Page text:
It's the live-animal industry that no one is talking about, and it's already been linked to one disease outbreak: SARS. A new PETA Asia undercover investigation warns tourists about a certain coffee that may be brewing the next pandemic.
Made from the beans of coffee berries that have been eaten and excreted by the Asian palm civet, or civet cat, this coffee, which is known as "kopi luwak" or "cat poop coffee", can be found in cafés and coffee gardens in Bali, Indonesia, and elsewhere. Unsuspecting British tourists visit such cafés, where they're duped into buying the coffee and seeing the normally solitary civet cats in a setting that hides their cruel treatment. Now, tourists can see what really happens to civet cats who are exploited for coffee.
Investigators visited civet cat farms in Bali and found unbearable conditions at every single one. They also went to live-animal markets, where potentially sick civet cats are sold, and saw how easily they could spread deadly diseases to other animals, including humans.
Watch the video to see for yourself how civet cats are suffering for this disgusting drink and find out what you can do to help them.
The Next Disease Outbreak Is Brewing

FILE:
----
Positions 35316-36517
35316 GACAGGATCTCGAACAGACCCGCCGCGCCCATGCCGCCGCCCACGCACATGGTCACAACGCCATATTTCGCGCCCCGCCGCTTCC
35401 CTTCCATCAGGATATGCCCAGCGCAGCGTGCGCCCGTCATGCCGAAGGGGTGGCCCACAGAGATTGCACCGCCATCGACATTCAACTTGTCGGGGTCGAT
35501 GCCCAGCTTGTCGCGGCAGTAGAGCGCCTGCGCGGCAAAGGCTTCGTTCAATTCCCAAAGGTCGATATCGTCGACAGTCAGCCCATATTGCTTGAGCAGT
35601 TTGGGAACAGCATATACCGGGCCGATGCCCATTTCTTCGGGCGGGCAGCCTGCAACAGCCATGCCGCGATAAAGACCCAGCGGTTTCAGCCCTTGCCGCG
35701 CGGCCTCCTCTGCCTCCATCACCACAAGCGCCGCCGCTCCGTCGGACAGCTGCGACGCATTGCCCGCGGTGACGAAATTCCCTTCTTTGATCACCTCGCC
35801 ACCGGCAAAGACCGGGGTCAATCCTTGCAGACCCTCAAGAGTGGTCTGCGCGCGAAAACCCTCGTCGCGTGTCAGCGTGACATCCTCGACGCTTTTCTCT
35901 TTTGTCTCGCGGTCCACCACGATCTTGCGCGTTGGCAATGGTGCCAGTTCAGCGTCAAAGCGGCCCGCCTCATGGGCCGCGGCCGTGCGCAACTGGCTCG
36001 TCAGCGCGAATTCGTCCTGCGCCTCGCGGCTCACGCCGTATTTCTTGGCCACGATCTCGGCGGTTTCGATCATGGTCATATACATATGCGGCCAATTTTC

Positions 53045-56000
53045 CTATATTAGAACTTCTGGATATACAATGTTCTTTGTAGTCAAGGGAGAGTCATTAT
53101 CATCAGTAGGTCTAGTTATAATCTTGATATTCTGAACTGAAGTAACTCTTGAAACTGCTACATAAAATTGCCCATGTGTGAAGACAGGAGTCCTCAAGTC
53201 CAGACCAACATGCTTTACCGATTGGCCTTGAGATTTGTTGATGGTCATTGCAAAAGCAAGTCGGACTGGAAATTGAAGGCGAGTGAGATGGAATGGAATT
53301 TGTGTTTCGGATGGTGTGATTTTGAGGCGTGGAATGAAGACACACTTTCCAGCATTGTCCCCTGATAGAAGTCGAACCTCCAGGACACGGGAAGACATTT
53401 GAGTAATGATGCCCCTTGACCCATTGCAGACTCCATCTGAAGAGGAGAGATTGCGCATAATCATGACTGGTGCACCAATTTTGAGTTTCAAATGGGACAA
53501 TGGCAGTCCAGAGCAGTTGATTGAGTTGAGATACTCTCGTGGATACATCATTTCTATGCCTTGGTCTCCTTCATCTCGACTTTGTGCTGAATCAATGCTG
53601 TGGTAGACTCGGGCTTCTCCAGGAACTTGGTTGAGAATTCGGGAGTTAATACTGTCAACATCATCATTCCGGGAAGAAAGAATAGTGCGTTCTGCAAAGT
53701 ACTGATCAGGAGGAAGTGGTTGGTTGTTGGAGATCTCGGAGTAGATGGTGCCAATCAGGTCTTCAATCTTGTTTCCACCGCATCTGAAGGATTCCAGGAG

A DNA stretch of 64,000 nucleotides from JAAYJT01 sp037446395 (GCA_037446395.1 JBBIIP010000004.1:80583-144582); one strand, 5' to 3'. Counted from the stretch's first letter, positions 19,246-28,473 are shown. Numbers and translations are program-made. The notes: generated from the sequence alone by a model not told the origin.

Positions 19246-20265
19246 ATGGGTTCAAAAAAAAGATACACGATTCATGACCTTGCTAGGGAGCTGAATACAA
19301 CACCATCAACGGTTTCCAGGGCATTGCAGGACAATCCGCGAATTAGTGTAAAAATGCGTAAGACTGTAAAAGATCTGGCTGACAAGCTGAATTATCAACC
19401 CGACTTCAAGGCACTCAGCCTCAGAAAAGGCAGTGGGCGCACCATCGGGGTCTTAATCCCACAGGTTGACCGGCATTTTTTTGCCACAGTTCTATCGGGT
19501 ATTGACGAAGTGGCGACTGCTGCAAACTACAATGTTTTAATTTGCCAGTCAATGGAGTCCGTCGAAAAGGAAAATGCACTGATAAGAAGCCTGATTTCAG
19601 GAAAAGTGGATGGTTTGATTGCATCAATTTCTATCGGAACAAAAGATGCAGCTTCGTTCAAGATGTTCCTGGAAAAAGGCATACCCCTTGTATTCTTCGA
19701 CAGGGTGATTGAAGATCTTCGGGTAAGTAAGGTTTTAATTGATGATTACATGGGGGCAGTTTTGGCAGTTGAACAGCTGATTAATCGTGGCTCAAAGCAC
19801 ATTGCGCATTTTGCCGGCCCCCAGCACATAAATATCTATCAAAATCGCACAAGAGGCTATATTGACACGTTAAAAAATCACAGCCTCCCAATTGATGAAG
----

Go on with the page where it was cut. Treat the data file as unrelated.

Kopi luwak is made by capturing civet cats in their natural habitat in Indonesia when they're about 6 months old or by buying them at live-animal markets; confining them to miserably small cages; feeding them an unhealthy, unnatural diet primarily of coffee berries; and then harvesting the coffee beans that they excrete in their faeces. The coffee is exported all over the world, even though following the SARS outbreak in China, researchers found that the SARS coronavirus had jumped from civet cats to humans. Scientists have also identified civet cats as a possible "intermediate host" for COVID-19, potentially allowing the virus to mutate and pass from bats to humans.
Civet cats who are "lucky" enough to survive beyond their usefulness to the kopi luwak industry can sometimes be sold to live-animal markets, putting them in direct contact with animals of other species and humans and providing the perfect opportunity for SARS or some other virus to mutate and jump from one host to another.
Cruelty in a Cup
In addition to the infection risk that civet cat farms and sellers pose, investigators found pervasive cruelty at every farm they visited. Civet cats were commonly confined to barren, filthy cages encrusted with faeces, dirt, and decomposing berries and often covered with cobwebs.
These nocturnal animals were kept mostly in outdoor cages in the sunlight with no dark, quiet spot to sleep in during the day, adding to their misery and poor health. Some panted constantly in the heat.
Many had painful open wounds for which they did not appear to receive any medical care, and they exhibited abnormal behaviour such as biting their own tails and repeatedly pacing back and forth, indicating severe psychological distress.
Investigators saw one civet cat who appeared to be blind but was still being used for kopi luwak production.
This isn't the first time this kind of cruelty has been discovered. In 2013, PETA exposed the appalling treatment of civet cats in Indonesia. It's been seven years, yet nothing has changed.